This situation between builders, suppliers, and homeowners raises a key question: who is motivated to fix the problem? The builder risks a bad reputation, and the supplier faces costs from poor data quality.The solution lies in better collaboration and communication to ensure everyone is aligned and the homeowner's experience is smooth and easy. Effective solutions include better data collection methods, clearer communication channels, and stronger systems for managing service requests and warranty work.

What Happens If We Don’t Solve the Problem?

If we don't address the issues in the current process, both builders and suppliers will face significant problems. However, because of their relationship with the consumer, the builders tend to suffer the most.

The Builder’s Pains

  1. Customer Dissatisfaction (Risk): If service issues aren't handled efficiently, homeowners will be unhappy. This dissatisfaction can lead to negative reviews and damage the builder’s reputation.
  2. Increased Costs (Cost): Poorly managed service requests and warranty work can result in additional costs. Builders may need to send out multiple trades to fix a single issue, increasing labor costs and impacting profitability.
  3. Reputation Damage (Risk): Consistently poor service can lead to a tarnished reputation. In the competitive home building market, a bad reputation can be difficult to overcome.

The Supplier’s Pains

  1. Financial Losses (Cost): Suppliers often perform warranty work at no charge. If the data provided by the builder is inaccurate, suppliers may need to revisit the site multiple times, increasing their costs.
  2. Resource Strain (Cost): Handling repeat service requests strains supplier resources, affecting their ability to take on new projects or serve other builders effectively.
  3. Reputation Risk (Risk): Suppliers rely on positive relationships with builders. If builders are dissatisfied with their service, suppliers risk losing valuable business partnerships.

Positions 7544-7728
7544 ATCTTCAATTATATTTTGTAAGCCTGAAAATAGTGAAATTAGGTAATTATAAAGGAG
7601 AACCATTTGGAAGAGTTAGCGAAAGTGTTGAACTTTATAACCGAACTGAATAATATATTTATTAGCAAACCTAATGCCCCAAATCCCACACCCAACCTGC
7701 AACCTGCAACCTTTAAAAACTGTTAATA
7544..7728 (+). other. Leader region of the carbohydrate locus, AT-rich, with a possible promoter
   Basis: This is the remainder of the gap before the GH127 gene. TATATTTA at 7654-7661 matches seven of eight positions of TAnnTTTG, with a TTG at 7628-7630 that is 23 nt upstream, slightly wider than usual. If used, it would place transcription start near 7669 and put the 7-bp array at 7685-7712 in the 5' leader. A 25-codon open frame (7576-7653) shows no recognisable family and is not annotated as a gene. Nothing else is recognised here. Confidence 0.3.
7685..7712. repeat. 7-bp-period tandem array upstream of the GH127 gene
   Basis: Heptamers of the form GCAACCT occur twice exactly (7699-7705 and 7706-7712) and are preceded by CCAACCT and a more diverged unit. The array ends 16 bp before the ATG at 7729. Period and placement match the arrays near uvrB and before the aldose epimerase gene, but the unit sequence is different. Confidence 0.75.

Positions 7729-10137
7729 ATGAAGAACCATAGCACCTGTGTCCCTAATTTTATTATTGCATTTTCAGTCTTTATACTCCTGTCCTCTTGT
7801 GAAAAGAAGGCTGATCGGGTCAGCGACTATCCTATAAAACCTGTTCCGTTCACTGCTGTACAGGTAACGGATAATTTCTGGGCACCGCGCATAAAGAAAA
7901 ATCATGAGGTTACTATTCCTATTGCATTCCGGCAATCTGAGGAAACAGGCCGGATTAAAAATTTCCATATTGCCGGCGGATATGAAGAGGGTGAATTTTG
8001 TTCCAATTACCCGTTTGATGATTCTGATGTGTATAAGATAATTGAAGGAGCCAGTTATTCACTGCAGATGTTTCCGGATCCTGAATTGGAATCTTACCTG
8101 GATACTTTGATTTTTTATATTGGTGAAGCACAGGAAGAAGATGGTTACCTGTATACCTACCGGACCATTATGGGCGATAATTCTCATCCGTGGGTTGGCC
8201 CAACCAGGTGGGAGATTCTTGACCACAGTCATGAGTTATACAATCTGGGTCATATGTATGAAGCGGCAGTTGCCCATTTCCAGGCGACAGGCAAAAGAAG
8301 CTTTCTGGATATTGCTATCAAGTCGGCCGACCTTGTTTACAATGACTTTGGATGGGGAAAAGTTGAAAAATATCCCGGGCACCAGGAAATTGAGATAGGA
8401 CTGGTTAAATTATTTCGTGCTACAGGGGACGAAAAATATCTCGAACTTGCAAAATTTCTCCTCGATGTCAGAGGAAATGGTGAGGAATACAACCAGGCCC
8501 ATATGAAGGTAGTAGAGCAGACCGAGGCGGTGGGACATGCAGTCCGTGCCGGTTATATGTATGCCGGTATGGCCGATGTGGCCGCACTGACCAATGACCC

What Next?

Building a modern home requires smooth coordination among builders, suppliers, and homeowners. Builders often take on many roles to ensure success, but service and warranty work can create big challenges. Identifying and fixing issues can lead to miscommunications and inefficiencies that affect both customer experience and the reputations of builders and suppliers.Solving this gap needs effort from everyone involved. Builders need to collect and communicate data accurately, and suppliers need to push for better information and processes. The goal is to streamline interactions, reduce misunderstandings, and make sure homeowners get the best service.As we continue to work closely with our builder suppliers, we are committed to finding new solutions that improve efficiency and customer satisfaction. By fostering better collaboration and improving our service processes, we can bridge the gap and deliver great results for everyone. A well-coordinated effort will minimize costs and frustrations and build stronger, more trusted relationships with our customers.In this changing market, being proactive and adaptive is key. Together, we can turn challenges into opportunities for growth and improvement, ensuring that our builders and suppliers remain the top choice in the industry.

Our mission is to simplify the homeowners & home builders customer experience. Let Iris do the work.